Some grizzlies no longer threatened
Environmentalists disagree whether it's too soon to take bears off the endangered list.
For thousands of years, grizzly bears have roamed the forests and meadows of the Rocky Mountain region, king of the hill in a territory that includes elk herds and wolf packs.
Now this mammoth omnivore - which had dwindled to a relative handful in its competition with humans - is about to test the 30-year government effort to preserve it from extinction.
Federal officials have decided that the great bear's comeback in the Yellowstone region allows them to take it off the endangered species list - a highly unusual move both in political and biological terms.
What US Interior Secretary Gale Norton calls "an extraordinary accomplishment," is the result of a lengthy and sometime contentious collaboration of federal and state agencies, Indian tribes, ranchers and developers, and environmental groups.
Among the things done to recover grizzlies: Management of trash dumps, closure of some forest roads, bear-resistant electric fences, paying ranchers to move cattle and sheep to areas where they are less likely to be attacked by bears, and reimbursing owners when stock is killed. Through it all, teams of biologists closely tracked bears, an effort that will continue.
"We have developed a detailed management and monitoring plan ... and it will continue for the long term," says Chris Servheen, grizzly bear recovery coordinator for the US Fish and Wildlife Service. "It contains strict limits on mortality, strict habitat standards, and a comprehensive monitoring system for the bears, bear habitat, and bear foods. The future of the Yellowstone grizzly bears is bright, and I say that as a grizzly bear biologist."
Officially declaring Yellowstone grizzlies no longer threatened comes at a time when the Endangered Species Act is under intense political scrutiny.
Congress is considering changes to fundamental parts of the law, including protection of critical wildlife habitat and the financial rights of property owners.
The economic impacts on farmers, ranchers, and developers have been too severe, critics say. They also contend that the law has failed to recover species headed for extinction.
Since the mid-1970s, the list of threatened or endangered species has grown to nearly 1,300 in the United States - everything from such "charismatic megafauna" as bald eagles and bighorn sheep to obscure lichens and ferns. Only a handful of listed plants and animals have recovered to the point where they could be delisted.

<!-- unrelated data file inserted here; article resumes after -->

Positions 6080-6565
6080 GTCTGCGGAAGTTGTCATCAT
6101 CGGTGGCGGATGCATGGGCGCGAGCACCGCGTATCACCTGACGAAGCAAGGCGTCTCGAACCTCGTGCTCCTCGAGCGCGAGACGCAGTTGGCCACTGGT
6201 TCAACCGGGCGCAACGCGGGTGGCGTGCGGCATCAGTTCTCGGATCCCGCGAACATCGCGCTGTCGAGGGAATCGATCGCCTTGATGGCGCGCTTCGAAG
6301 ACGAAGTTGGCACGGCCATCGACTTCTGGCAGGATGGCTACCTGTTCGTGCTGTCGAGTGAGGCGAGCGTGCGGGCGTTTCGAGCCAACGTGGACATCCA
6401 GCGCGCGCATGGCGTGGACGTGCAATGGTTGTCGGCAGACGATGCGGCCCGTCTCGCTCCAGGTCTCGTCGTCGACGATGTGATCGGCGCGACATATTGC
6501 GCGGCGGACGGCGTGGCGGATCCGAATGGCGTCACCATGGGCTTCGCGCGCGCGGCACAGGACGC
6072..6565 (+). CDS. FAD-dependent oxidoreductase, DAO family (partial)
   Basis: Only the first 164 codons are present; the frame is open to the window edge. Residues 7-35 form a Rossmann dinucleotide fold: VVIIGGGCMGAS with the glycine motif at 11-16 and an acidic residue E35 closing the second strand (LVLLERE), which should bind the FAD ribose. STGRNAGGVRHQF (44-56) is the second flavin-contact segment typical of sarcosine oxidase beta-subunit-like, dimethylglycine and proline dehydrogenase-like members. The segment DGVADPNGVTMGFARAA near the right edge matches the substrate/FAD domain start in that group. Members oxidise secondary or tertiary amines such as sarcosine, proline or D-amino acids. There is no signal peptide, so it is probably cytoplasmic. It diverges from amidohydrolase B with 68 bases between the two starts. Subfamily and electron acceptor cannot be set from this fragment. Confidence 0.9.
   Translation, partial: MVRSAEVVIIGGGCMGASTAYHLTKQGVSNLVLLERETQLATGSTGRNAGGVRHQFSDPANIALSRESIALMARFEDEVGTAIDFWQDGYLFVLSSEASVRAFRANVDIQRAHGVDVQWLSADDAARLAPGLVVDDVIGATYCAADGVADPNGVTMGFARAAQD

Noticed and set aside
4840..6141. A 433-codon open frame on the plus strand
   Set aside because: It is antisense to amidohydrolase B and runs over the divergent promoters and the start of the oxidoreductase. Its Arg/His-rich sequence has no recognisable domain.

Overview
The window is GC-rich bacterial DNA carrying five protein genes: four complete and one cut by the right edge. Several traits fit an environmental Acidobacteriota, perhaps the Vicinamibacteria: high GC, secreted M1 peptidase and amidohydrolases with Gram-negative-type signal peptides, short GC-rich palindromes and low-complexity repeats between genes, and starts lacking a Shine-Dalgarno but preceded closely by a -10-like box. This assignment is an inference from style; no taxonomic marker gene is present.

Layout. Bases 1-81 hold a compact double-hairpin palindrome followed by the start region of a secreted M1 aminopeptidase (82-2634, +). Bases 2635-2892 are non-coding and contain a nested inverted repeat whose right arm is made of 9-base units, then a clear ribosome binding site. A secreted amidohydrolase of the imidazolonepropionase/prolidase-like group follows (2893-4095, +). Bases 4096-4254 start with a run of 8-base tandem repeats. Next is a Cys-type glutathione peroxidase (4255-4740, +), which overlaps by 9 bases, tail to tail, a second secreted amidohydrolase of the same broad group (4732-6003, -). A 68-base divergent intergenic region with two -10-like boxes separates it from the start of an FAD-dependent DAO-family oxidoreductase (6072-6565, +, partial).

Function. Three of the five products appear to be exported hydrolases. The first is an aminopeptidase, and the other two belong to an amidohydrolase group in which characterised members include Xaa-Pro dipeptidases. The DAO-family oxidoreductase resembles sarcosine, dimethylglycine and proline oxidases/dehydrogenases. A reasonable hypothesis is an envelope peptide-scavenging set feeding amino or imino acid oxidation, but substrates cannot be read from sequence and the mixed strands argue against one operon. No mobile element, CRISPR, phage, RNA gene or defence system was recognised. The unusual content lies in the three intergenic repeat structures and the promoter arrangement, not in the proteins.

Supporters of the law say many more extinctions would have occurred without the federal listing and the recovery plans that listings require.
"The Endangered Species Act has been a roaring success for the grizzly bear in Yellowstone," says Jamie Rappaport Clark, executive vice president for Defenders of Wildlife and former director of the US Fish and Wildlife Service in the Clinton administration.
But she and other environmentalists worry that oil and gas development as well as logging and log road building in the northern Rockies (all of which have been increasing under the Bush administration) could undercut US grizzly protections. Government biologists have crafted 18 "Bear Management Units" in Yellowstone National Park as well as areas of Montana, Wyoming, and Idaho outside the park.
"We would love to see grizzlies taken off the Endangered Species list - when they're ready," said Louisa Willcox, director of the Natural Resources Defense Council's wild bears project. "But that can't happen if the laws protecting grizzlies are weakened, and if they lose the few remaining scraps of land that support them."
Grizzlies roam over wide areas, much of which has been impacted by highways and urban development in their historic territory. Every year, grizzlies are killed by poachers or while crossing roads.
Some environmentalists agree with the decision to remove the big bear from the endangered species listin the greater Yellowstone area.
The National Wildlife Federation, which has been involved in grizzly bear conservation efforts from the start, fully supports delisting.
The bear population in the 9,500-square-mile area has been growing by 4 to 7 percent a year for at least 15 years, resulting in a population that has tripled to more than 600 bears, the group notes.
"Studies indicate that in Yellowstone National Park, which forms the core of the Yellowstone ecosystem, bears are at the 'carry capacity' of their environment," a NWF report states. The organization, the largest environmental group in the United States, also declares that "a solid framework is in place to ensure that continued grizzly bear conservation will follow delisting," even though the proposal announced Tuesday would allow for some hunting of grizzlies in the area.